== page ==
Trevor3130 said...

That "over 40 systems" line may be an indicator of the burdensome nature of front-line work required of the call centre at DoHA. Hasn't anyone heard of the irritation when the person taking the call (from a prescriber) has to move from one system to another to get at the specifics of the inquiry? Try to find out how many they have to work with next time. I got the number "six" once, but I dare say there's a stern directive from Ms Halton that no such information will be disclosed.
If the front-line staff are overloaded by inefficient systems, as it is, it will require significant investment in time & training to get them across to a new interface.
I'd like to hope they institute a 'job number' system so they can call back to the inquirer if better information pops up, or a mistake has been made. The bank, and Google, can authenticate with SMS to my mobile. Is that too much to ask of DoHA?

Trevor3130 said...

Going to draw a longish bow here & suggest the political case for e-Health is channelled through MPs & Senators and, more particularly, is affected by their own experiences of IT, in general, both privately and as they are exposed to IT services in Parliament.
Therefore, the recent Senate Report on The performance of the Department of Parliamentary Services may be relevant.
7.53 The committee supports the implementation of the review's recommendations. The committee also notes the evidence of past unsatisfactory project management and provision of IT services. For too long DPS appears to have relied on security concerns to hinder access to emerging technologies. The committee is also concerned with ICT project management and points to the new Parliament House website as an example. This project was significantly delayed and costs far exceeded initial estimates. The
explanation given by the then Parliamentary Librarian was that the vendor lacked understanding of the complexity of the system and security issues. The committee finds this a rather problematic explanation given that the old website had been in situ for some 10 years and security of ICT systems has been a long standing issue. The committee considers that the delays may point to poor project development and inadequate consultation between stakeholders, DPS and the vendors. The committee is also somewhat disturbed that Ms Mills has indicated that the website still requires a 'significant upgrade' which will costs 'a couple of hundred thousand dollars'. The committee will keep this further upgrade work under close scrutiny through the estimates process.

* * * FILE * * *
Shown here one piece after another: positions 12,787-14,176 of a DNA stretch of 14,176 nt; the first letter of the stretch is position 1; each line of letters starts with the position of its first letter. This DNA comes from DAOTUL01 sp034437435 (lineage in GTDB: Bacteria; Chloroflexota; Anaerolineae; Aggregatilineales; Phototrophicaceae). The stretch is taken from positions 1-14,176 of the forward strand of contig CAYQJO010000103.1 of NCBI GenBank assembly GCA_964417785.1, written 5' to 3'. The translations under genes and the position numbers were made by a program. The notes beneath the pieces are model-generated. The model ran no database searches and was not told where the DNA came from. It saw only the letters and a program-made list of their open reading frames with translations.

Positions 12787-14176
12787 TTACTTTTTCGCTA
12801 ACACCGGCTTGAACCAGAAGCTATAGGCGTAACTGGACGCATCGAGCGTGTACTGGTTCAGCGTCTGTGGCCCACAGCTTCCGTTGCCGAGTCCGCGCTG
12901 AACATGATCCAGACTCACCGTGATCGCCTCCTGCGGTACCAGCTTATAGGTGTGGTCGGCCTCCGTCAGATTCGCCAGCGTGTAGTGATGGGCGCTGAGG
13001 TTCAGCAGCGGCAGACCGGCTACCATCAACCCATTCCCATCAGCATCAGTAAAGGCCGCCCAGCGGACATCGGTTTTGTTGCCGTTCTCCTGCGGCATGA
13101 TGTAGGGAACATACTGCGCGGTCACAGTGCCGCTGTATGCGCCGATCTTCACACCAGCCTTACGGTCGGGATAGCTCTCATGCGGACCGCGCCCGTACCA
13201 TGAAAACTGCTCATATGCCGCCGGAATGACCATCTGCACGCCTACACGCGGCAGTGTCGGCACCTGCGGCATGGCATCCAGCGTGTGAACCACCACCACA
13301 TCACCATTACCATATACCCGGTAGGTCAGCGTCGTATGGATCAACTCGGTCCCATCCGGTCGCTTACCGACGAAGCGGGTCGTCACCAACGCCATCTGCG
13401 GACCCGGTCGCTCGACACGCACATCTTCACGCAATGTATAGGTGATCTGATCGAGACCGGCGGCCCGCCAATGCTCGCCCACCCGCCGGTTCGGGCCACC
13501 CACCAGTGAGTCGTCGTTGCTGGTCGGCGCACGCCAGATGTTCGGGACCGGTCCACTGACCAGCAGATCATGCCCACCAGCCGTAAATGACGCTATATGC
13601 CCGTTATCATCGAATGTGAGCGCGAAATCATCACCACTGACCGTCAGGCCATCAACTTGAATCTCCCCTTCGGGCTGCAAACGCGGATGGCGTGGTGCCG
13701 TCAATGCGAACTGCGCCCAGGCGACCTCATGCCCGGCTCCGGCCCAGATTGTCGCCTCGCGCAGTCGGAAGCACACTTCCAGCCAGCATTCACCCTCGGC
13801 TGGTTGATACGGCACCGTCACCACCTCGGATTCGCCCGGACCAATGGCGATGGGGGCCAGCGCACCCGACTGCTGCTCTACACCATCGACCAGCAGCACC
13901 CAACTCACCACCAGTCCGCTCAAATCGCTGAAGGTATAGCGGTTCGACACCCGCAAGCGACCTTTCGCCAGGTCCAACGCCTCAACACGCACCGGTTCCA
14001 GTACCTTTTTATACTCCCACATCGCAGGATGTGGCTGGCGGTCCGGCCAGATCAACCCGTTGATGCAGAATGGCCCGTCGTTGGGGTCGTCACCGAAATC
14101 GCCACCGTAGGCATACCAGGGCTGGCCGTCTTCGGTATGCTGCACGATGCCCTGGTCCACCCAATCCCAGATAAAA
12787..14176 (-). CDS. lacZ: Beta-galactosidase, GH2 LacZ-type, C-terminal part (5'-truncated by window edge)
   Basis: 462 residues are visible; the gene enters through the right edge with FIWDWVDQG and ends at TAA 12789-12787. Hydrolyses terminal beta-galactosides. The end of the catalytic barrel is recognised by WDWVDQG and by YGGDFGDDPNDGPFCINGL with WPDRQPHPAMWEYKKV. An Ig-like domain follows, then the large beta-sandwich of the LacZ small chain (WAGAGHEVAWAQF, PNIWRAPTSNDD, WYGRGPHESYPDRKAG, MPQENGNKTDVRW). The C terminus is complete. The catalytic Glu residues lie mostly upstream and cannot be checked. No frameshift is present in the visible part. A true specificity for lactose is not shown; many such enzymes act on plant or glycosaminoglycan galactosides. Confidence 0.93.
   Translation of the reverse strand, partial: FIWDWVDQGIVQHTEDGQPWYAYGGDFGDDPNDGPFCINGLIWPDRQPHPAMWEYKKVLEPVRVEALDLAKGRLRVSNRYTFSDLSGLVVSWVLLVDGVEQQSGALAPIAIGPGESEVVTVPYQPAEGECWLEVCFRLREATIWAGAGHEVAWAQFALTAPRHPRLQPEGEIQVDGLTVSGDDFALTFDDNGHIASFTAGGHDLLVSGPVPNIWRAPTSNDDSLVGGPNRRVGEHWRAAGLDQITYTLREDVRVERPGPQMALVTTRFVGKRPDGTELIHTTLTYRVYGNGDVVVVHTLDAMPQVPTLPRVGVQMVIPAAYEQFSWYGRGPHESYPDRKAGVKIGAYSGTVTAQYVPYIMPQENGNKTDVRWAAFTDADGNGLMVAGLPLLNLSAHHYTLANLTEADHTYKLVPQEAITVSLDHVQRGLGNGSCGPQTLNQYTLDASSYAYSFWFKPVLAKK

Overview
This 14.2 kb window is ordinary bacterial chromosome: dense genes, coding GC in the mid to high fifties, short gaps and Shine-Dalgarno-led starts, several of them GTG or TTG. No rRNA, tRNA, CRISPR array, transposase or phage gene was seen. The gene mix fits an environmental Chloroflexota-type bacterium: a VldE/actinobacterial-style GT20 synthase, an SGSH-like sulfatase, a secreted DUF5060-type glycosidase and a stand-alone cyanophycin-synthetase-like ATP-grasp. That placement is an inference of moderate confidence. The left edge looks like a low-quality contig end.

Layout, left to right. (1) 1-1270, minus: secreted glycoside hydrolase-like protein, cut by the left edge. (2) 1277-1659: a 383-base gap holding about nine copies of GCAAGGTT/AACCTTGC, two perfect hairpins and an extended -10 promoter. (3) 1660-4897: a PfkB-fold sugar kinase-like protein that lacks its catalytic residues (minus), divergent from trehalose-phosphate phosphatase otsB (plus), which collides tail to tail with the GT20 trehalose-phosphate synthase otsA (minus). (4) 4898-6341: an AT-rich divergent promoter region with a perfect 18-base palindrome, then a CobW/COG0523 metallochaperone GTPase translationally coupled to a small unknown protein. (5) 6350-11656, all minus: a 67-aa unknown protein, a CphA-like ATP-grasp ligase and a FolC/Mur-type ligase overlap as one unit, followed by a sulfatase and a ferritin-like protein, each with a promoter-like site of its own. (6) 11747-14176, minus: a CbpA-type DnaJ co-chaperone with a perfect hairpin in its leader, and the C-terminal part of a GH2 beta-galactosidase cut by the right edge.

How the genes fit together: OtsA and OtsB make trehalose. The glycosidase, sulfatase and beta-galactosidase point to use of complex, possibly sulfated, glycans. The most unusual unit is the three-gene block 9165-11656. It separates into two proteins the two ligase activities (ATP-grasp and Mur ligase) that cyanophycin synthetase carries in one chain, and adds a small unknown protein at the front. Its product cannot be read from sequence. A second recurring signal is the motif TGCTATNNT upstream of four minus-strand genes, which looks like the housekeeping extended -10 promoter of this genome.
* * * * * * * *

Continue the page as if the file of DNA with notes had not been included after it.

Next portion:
..
ICT issues 10.73 The committee notes that DPS is now responsible for IT for parliamentarians' electorate offices. This is a welcome development and the committee considers that many problems experienced in the past due to fragmentation of the provision of services will be addressed. The committee also believes that the implementation of the recommendations of the Roche review, including the creation of the position of Chief Information Officer in DPS, will significantly improve the provision of ICT services to the Parliament. However, one matter still outstanding is the Department of Finance and Deregulation's retention of responsibility for multifunction and mobile devices
such as BlackBerries. The committee acknowledges that discussions have commenced with the Special Minister of State for the transfer of this responsibility. However, the committee considers that, as a matter of priority, arrangements should be completed for the transfer of all ICT equipment to DPS.
Recommendation 22 10.74 The committee recommends that, as a matter of priority, arrangements should be completed for the transfer of responsibility for mobile and multifunction devices to the Department of Parliamentary Services.

Outsourcing contractors would like the look of all that.
DPS directory.
I wonder how many MPs are seeking the views of health service providers, on Health IT, in their own electorates.

Anonymous said...

What ever happened to the benefits partners glowing reports of how well the Wave sites went? There was some serious dollars given to some group what did they produce as a read or shall we wait like we did for the lessons from Healthconnect to come out...